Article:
We’ve all bought into the idea of scarcity. The thought might have crossed your mind that if you didn’t grab it right that second, you might never find such a good deal again. Finding a way to frame your own products or services in this mindset will create an urgency for clients to take action and will ultimately close deals.
Persuasion Principles Applied In Copywriting
So now that you know about the persuasion principles, how do you actually go about applying them in your copywriting?
Reciprocity in Copywriting
“So, what’s it in for me?”
Buyers today expect to receive something in return for their business. It isn’t a case of giving payment and receiving what you asked for anymore. You, as a business, must do more. Think, “How can I reward loyal customers? How can I show clients that our partnership will be mutually beneficial?”
The easiest way to do this is to create some sort of high-value offer like a guide, template, or cheatsheet. Something that your audience will find valuable without requiring even more from them.
For example, we created a bunch of resources over the last year. One, in particular, has been really effective for us in giving value away for free. It’s our How To Answer The 6 Most Important Questions On Your Home Page Guide. If you look further down this page, you’ll find what you can discover inside the guide without having to fill out your contact information.
Here are a couple more ideas for how to write out this reciprocity principle.
Commitment & Consistency in Copywriting
At FocusCopy, we exist to build up and support female entrepreneurs. Now, we don’t exclusively work with female entrepreneurs; however, we want to find opportunities to help those women, create custom offerings to grow their businesses, and generally cheer them on as they grow their ventures.
We are committed to our mission, and we make that commitment known in our writing. If you read any of our blogs or even just peruse our website, this mission is consistently visible. Make your commitments known to your audience!
You can demonstrate your consistency through helpful statistics. Do you know how much money you save your clients in the long term? Do you have 100% customer satisfaction? If there is solid evidence that your business can achieve a consistent result, let your customers know.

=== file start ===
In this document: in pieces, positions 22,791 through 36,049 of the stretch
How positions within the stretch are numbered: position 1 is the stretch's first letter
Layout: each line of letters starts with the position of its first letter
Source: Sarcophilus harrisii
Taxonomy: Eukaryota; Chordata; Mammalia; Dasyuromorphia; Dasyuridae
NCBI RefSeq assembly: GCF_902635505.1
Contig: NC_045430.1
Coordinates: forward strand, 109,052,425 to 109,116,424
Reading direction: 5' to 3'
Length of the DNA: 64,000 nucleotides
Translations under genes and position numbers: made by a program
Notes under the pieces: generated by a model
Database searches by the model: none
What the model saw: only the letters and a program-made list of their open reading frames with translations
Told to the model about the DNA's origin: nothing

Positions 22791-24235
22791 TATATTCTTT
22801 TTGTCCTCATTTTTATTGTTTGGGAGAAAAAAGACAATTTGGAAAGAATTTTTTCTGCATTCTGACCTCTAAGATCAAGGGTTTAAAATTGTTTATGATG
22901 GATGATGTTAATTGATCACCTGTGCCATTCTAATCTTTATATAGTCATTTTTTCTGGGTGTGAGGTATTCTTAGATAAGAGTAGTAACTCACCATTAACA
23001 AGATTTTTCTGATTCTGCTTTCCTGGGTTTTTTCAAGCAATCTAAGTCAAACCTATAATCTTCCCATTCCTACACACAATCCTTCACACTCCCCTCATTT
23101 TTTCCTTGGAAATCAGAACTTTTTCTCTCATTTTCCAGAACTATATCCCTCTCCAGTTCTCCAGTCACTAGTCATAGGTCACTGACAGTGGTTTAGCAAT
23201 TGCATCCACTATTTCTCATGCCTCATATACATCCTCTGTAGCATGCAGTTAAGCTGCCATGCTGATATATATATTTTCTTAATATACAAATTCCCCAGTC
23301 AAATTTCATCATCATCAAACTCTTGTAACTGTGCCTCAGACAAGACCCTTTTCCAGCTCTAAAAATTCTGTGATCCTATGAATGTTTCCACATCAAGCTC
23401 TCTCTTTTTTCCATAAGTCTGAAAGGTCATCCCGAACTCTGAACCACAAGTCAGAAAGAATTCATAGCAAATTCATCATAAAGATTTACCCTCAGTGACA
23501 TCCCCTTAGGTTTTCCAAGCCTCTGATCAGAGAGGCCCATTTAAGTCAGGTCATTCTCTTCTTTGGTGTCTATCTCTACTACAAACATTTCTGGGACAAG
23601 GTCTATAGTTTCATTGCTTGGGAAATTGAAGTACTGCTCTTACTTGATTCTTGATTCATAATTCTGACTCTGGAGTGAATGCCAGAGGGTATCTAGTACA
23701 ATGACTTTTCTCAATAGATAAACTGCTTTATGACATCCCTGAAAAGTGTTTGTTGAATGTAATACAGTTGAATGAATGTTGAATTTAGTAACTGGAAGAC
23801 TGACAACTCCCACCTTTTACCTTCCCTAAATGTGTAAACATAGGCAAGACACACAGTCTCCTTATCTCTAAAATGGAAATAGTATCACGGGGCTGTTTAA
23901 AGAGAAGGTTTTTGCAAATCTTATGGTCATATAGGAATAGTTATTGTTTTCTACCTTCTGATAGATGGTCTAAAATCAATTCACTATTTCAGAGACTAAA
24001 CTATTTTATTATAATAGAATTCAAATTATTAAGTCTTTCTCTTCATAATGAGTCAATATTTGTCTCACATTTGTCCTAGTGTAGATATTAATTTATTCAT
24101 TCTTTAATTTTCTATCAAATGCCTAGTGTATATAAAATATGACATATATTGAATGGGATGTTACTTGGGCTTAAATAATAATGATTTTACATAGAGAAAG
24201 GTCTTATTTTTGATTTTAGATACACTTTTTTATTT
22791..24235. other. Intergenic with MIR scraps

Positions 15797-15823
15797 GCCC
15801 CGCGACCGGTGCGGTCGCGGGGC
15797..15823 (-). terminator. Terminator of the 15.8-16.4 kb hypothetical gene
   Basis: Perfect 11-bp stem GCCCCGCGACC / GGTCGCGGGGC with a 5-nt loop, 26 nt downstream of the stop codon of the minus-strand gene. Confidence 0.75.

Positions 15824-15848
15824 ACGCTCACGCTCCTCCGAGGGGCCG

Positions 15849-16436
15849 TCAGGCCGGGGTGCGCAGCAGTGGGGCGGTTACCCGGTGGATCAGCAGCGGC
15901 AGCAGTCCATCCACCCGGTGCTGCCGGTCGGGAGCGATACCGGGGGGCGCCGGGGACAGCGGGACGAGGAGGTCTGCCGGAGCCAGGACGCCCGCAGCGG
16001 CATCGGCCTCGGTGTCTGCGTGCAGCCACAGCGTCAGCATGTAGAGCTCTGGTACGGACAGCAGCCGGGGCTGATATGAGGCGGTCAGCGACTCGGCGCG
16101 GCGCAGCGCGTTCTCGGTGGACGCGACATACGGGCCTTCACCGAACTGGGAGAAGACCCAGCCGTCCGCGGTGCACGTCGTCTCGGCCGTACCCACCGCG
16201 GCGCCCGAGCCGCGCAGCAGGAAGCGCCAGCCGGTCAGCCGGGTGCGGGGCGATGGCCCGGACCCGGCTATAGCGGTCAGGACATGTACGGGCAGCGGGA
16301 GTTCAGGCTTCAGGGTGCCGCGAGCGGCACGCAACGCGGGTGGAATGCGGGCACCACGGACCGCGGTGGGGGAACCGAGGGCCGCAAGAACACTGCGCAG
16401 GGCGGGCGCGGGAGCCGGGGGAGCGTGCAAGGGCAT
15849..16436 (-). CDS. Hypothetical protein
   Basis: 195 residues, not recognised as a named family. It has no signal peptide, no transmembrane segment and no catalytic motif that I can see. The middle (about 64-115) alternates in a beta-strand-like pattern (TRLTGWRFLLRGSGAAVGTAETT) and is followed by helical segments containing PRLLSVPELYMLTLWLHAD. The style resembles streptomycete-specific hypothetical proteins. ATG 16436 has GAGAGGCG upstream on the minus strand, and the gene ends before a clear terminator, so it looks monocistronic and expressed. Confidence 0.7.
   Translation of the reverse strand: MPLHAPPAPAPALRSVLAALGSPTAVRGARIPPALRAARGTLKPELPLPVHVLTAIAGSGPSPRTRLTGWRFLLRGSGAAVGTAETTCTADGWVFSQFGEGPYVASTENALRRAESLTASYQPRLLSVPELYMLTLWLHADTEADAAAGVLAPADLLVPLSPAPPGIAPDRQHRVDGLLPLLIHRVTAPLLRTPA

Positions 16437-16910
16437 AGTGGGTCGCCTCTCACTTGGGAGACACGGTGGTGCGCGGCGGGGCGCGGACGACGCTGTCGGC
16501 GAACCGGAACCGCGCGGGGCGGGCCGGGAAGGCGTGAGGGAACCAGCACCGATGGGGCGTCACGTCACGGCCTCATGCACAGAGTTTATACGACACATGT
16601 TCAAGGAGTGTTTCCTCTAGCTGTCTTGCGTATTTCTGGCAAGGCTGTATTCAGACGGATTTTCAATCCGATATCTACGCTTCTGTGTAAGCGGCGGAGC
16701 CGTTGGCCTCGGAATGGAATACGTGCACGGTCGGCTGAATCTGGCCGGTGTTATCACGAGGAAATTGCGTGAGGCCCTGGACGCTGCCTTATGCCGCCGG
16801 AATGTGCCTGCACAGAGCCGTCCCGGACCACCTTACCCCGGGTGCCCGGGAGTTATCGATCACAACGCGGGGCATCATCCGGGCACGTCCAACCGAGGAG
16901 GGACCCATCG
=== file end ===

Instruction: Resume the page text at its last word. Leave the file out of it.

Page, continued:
Social Proof in Copywriting
No one likes to feel like an outsider – especially when being an insider has so many benefits! Call out all the ways your potential customers would “miss out” if they didn’t decide to work with you or buy your product. More importantly, highlight all the benefits that are waiting for them if they decide to say yes.
Show off glowing reviews from favorite past customers, highlight impressive brands you’ve worked with, and lean on the tangible data that proves just how good you are at solving your customers’ problems. Social proof is all about making a customer wish they had worked with you sooner.
Likability in Copywriting
You can be more likable in your writing by being more personal and vulnerable. The About Page on your website is an awesome place to tell your story and build connections with potential customers. But you can be personal in any and all of your business copy.
If you’re worried this might make your copy seem unprofessional or too touchy-feely, try looking at it another way. You’re just a human being talking to another human being. You want to help solve your customers’ problems and make their lives easier. Being professional does not mean acting like a corporate robot, so don’t be afraid to show a little bit of who you are in your writing.
Authority in Copywriting
If you have credentials – whether those are awards, certifications, etc. – list those. For example, you may boast that you’ve worked with over 75 brands across 4 countries, are endorsed by some hotshot celebrity, or have completed your Ph.D. Maybe your product is super high quality and blows your competition out of the water in every demo. Before you start writing, create an outline that puts your greatest strengths front and center.
Scarcity in Copywriting
When you put pressure on your target audience through limited time offers, deadlines, or limited availability, you increase the value of your products or services in the minds of your customers. That’s why we saw a shortage of toilet paper at the beginning of the COVID pandemic. People thought they wouldn’t be able to get toilet paper, so they cleared the shelves of every grocery store.
If you’re selling services, you only have a finite amount of your time to sell. Remind your customers that your time is limited and valuable.
Learn How We Persuade Your Potential Clients
If you don’t have time or struggle to write your own copy, we’re here to help. Whether you need a persuasive website, newsletter, or blog, we can turn your copy into a powerful sales tool for your business.
Contact us today for a free discovery call and get back to running your business.